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Occupational and environmental exposure of automobile mechanics and nonautomotive workers to airborne manganese arising from the combustion of methylcyclopentadienyl manganese tricarbonyl (MMT).

Research paper by P P Sierra, S S Loranger, G G Kennedy, J J Zayed

Indexed on: 01 Jul '95Published on: 01 Jul '95Published in: American Industrial Hygiene Association journal



Abstract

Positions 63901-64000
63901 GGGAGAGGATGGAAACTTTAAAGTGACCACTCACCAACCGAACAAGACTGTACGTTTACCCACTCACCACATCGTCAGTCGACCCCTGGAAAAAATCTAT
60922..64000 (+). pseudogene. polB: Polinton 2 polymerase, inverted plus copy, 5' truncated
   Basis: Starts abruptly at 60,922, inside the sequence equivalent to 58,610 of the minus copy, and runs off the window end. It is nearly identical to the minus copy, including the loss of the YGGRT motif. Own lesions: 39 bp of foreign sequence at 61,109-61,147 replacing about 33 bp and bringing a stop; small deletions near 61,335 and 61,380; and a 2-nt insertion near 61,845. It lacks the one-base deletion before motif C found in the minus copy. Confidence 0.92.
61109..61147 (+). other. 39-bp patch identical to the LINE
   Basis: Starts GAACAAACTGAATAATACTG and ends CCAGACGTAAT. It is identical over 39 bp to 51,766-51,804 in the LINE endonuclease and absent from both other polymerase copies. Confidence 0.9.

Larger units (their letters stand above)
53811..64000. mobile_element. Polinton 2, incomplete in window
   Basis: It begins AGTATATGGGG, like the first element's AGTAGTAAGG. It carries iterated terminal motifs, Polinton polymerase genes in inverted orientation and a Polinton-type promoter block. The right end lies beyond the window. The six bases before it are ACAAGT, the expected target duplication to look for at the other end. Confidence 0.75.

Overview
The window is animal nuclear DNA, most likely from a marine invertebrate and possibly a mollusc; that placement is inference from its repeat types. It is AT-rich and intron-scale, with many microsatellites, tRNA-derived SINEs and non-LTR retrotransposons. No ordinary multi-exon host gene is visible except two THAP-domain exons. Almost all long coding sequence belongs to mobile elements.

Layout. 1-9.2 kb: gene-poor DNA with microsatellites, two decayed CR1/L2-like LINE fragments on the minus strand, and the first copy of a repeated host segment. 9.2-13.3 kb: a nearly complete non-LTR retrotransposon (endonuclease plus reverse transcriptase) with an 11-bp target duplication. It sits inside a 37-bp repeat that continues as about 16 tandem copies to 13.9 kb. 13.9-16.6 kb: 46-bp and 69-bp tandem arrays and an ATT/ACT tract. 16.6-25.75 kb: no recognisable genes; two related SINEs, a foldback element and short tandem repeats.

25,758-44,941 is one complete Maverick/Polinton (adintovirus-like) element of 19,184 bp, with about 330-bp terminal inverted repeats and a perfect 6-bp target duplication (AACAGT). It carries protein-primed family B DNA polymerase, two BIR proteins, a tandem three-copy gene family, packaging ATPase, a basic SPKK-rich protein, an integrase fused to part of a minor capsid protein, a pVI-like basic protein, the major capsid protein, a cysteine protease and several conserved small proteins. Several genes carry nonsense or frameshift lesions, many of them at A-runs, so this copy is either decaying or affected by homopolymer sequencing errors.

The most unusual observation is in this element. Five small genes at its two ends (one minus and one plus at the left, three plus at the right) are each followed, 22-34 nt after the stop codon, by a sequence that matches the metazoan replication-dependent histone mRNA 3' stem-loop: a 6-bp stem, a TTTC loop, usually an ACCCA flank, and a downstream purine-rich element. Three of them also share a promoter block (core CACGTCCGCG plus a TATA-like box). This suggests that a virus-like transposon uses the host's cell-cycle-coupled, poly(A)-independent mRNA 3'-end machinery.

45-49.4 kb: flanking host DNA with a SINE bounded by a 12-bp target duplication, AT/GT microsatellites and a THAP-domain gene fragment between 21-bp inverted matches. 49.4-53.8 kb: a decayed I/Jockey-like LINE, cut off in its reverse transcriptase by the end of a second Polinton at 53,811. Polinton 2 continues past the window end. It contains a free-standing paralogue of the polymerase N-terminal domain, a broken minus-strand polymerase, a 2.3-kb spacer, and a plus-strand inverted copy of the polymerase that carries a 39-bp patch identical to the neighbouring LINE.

Inhalation exposure to manganese (Mn) was measured for a group of garage mechanics and a control group of nonautomotive workers. The airborne Mn exposure of 35 garage mechanics suspected of being relatively highly exposed to Mn from MMT was measured at the workplace over one-week period. It also was measured for 30 nonautomotive workers at the University of Montreal. The environmental exposure also was measured for the two groups, as was the exposure to three other metals, aluminum (Al), iron (Fe), and zinc (Zn). At work the mechanics were exposed to Mn concentrations varying from 0.010 to 6.673 micrograms m-3 with a mean of 0.45 microgram m-5, while the control group was exposed to concentrations varying from 0.011 to 1.862 microgram m-3 with a mean of 0.04 microgram m-3. The mean environmental exposure for the two groups was similar to the Mn concentrations gathered in Montreal in 1992. Workplace concentrations of Al, Fe, and Zn also were higher for the garage mechanics. The results suggest that less than 10% of the Mn exposure of the garage mechanics was due to MMT. The levels of the metals measured were below the established limits for industrial and even environmental exposure.